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Category: LCM

“Language is Life” and Native American Historical Voices

Posted by: Wendi Maloney

The Library and three Native American tribes are collaborating on a project to digitize and restore some 9,000 wax cylinder recordings of Native Americans singing and telling stories from more than a century ago. The work is the subject of "Language is Life," a documentary narrated by Joy Harjo, the former U.S. poet laureate. It premiered at the Library in November in advance of its broadcast as part of the PBS series, “Native America.”

Let’s Dance!

Posted by: Wendi Maloney

When the Library acquired choreographer Garth Fagan’s papers earlier this year, it wasn't just about his work on "The Lion King." Fagan's papers built on Music Division collections of an array of dance luminaries: Martha Graham, Alvin Ailey, Bronislava Nijinska, Katherine Dunham and the American Ballet Theatre. The Library’s dance-related materials cover the American art form from Colonial times to the present. Together, they present a dazzling history of American dance.

Head and shoulders portrait of Ida B. Wells, based on a photograph. She's facing right, hair swept up in a bun, a stern expression on her face

Ida B. Wells, W.E.B. Du Bois, and the Maps of American Racism

Posted by: Wendi Maloney

Ida B. Wells was 30 years old in 1892, living in Memphis and working as a newspaper editor, when a mob lynched one of her friends. Distraught, the pioneering journalist set out to document the stories of lynching victims and disprove a commonly asserted justification — that the murders were a response to rape. Wells’ …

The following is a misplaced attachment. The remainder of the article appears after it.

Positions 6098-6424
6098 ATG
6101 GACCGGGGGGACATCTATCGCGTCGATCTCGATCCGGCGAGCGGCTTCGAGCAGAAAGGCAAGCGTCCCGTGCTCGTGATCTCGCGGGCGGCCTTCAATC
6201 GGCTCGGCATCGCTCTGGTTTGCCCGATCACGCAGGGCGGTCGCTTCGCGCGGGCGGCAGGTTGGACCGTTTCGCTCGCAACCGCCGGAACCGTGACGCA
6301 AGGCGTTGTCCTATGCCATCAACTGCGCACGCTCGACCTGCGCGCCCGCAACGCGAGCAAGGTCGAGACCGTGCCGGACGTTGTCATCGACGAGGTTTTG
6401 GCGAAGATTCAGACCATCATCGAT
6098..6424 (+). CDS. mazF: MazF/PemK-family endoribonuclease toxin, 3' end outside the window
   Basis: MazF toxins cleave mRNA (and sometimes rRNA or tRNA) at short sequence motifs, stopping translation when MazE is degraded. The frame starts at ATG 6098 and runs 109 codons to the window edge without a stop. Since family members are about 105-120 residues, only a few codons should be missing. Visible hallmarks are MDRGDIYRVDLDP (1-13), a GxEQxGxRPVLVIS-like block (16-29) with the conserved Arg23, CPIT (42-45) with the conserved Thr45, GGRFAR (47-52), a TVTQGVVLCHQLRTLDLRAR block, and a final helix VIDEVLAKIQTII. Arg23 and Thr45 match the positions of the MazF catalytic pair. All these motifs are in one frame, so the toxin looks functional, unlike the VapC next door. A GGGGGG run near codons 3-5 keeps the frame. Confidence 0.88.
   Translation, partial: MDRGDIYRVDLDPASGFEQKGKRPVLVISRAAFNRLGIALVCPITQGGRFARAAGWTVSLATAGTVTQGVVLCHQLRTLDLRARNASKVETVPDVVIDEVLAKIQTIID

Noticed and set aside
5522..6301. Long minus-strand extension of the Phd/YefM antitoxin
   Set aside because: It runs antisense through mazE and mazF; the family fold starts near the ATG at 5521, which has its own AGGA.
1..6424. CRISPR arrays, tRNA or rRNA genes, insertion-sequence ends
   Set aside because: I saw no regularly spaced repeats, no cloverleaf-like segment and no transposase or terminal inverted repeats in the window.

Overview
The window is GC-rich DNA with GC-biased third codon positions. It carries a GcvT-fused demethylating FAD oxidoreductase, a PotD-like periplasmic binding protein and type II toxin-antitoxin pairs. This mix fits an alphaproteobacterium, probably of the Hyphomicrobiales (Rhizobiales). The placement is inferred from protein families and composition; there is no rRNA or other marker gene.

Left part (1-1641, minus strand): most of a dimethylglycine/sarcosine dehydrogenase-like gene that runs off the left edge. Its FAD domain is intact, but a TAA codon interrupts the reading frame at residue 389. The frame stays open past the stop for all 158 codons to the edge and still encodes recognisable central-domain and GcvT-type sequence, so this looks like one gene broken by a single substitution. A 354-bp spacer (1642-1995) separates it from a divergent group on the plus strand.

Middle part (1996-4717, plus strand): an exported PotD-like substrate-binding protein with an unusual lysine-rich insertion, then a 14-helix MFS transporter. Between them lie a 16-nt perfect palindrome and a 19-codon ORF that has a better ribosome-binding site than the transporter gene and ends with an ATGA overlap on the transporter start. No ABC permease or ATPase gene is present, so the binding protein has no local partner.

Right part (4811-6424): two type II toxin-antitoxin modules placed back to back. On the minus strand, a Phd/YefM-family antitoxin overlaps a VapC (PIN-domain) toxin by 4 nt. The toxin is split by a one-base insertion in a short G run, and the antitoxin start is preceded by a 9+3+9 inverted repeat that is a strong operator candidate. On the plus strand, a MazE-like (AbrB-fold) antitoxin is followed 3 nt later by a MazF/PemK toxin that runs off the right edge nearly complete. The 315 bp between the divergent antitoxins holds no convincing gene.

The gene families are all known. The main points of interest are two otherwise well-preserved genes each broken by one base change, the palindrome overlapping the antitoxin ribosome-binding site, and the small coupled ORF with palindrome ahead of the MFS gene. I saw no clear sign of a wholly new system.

Image of an ornate clock showing 2:05 with sculpted male figures sitting on each side of the clock face

My Job: Ashley Jones

Posted by: Wendi Maloney

Ashley Jones is a visual information specialist in the Office of Communications. She designs the Library of Congress Magazine, the Gazette and other publications. Tell us about your background. I grew up in Baltimore County, Maryland. Art has always been a part of my life. I credit my elementary school art teacher with igniting my …

Image of an ornate clock showing 2:05 with sculpted male figures sitting on each side of the clock face

Robert Cornelius and the First Selfie

Posted by: Wendi Maloney

Robert Cornelius, a Philadelphia photographer, is believed to have taken the world's first self-portrait -- the first selfie -- in 1839. The Library, which already had the world's large collection of his work, in December acquired a donation from Cornelius’ great-great-grand-daughter, Sarah Bodine, of more of his photographic materials. Preservationists are now at work on the new donation.

Image of an ornate clock showing 2:05 with sculpted male figures sitting on each side of the clock face

African-American History Month: ‘Native Son,’ Uncensored

Posted by: Wendi Maloney

This post is republished from the January–February issue of LCM, the Library of Congress Magazine. The entire issue is available online. In his classic novel “Native Son,” Richard Wright tells the story of a poverty-stricken young black man who takes a job as a chauffeur to a white family in Chicago, accidentally kills the daughter …

Image of an ornate clock showing 2:05 with sculpted male figures sitting on each side of the clock face

Recovering Silent Films: The Mostly Lost Workshop

Posted by: Wendi Maloney

At any other theater, they would be the world’s most annoying moviegoers — the last people with whom you’d want to spend a few hours in a confined space. They talk endlessly among themselves as the film plays. They shout to acquaintances across the theater. They talk back to the screen. They forever check their …